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The novelist in a time of political turmoil

The novelist in a time of political turmoil


‘The pressures on people in every walk of life to take political sides; the rigid certainties, shading into self-righteousness and sinister aggression, of ardent, often youthful factions; the agonising about the 'role of the artist' in a time of political change. And . . . the nagging sense of how difficult it is to see clearly above the dogmatic fervours of one’s day; and the fear that time and history would show that for all one’s good intentions, one had backed a wrong, shameful, even evil cause, and wasted one’s best years and talents to it.’ Surely a cri de coeur brought on by the world turned upside down courtesy of Brexit? No, Kazuo Ishiguro (Man Booker winner in 1989 with The Remains of the Day) at the 30th anniversary of his novel An Artist of the Floating World recalling the years in which it was written, the febrile 1980s – the time of the miners' strike, Wapping, the Falklands War, IRA atrocities and Mrs Thatcher rewriting the nature of Britain. Plus ça change . . .



 



According to the 2003 Man Booker winner DBC Pierre, he had never met a novelist until he was standing in the foyer of the offices of Faber & Faber having just signed a contract for Vernon God Little. He may have had experience of being a smuggler, drug user, cartoonist, wannabe bullfighter, actor and conman but not of being a writer. Pierre is clearly a man who likes to learn his life lessons the hard way. So aspiring novelists should pay attention to his latest book, Release the Bats: Writing Your Way Out of It, an idiosyncratic guide to the writing life. Among his words of advice are: ‘Write something down and, at the first sign of something unexpected, stop. And start the book there’; ‘If you're worried about doing it [writing] badly, the night before you write, the last thing before you go to sleep, visualise it going well’; and ‘If it's pressure that you need to make you work, then tell all the people you know that you're going to write a novel and tell them when you're going to finish the novel.’ Of course following the DBC Pierre rules doesn't mean you'll write like DBC Pierre, but it's a start.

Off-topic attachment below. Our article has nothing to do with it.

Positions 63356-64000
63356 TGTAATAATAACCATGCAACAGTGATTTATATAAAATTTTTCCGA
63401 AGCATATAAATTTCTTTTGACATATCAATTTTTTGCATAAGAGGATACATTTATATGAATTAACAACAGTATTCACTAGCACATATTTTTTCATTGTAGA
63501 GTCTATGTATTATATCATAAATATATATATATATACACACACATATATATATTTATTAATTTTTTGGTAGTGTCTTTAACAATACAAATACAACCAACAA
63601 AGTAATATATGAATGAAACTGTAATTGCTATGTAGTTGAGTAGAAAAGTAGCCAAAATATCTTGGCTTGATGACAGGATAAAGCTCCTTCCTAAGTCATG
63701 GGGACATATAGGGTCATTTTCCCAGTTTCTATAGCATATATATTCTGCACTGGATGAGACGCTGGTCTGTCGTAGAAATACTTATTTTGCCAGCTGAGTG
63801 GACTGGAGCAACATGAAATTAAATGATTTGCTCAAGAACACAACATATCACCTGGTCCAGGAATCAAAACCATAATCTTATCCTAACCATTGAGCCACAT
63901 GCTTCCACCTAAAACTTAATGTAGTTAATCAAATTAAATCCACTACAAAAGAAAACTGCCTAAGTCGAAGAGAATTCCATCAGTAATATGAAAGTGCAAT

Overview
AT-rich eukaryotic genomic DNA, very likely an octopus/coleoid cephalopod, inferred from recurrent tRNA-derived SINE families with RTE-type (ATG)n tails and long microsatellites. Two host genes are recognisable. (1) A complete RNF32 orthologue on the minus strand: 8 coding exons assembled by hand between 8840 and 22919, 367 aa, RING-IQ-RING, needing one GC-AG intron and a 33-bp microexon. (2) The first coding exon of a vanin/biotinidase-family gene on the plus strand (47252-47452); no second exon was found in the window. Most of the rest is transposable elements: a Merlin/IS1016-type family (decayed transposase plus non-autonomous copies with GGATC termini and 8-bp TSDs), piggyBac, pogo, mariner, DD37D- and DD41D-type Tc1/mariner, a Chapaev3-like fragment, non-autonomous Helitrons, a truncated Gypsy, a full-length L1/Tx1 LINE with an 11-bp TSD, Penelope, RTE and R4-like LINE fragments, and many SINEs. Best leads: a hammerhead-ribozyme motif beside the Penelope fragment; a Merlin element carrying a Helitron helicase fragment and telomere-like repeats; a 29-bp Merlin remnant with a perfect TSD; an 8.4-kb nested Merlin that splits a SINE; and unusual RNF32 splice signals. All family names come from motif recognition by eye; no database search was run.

The National Youth Theatre clearly has a bit of a soft spot for the Man Booker, or certainly knows an arresting story when it sees one. This summer and autumn seasons see productions of not one but two Man Booker books – Mohsin Hamid's The Reluctant Fundamentalist (Man Booker 2007 shortlisted) and Stephen Kelman's Pigeon English (2011 shortlisted). The former has a short run, 23-27 August at the Finborough Theatre in south west London, the latter a more generous allocation, 26 September to 22 November at the Ambassadors Theatre in central London. Just a suggestion but perhaps film, television and theatre companies could give a donation to the Booker Prize Foundation (the prize's charitable wing) every time they adapt a Man Booker book. Such is the number of adaptations (Wolf Hall, The English Patient, Room, Atonement, Life of Pi, Notes on a Scandal, Never Let Me Go to name but seven) that the Foundation's biggest problem would be spending the cash quickly enough.



 



A quick game of ‘Name the Poet’. Who wrote the following lines?



 



‘We clamber over stony Greece,



we slink through Polish forests,



it is winter, our toes freeze,



we gnaw on stolen turnips,



we retreat from Moscow



burning everything.’



 



The poem in full, Movie Goer II, has, complete with an explanation, just been republished by the Times Literary Supplement and dates from 1973. The author has written 15 collections of verse. Her name? Margaret Atwood.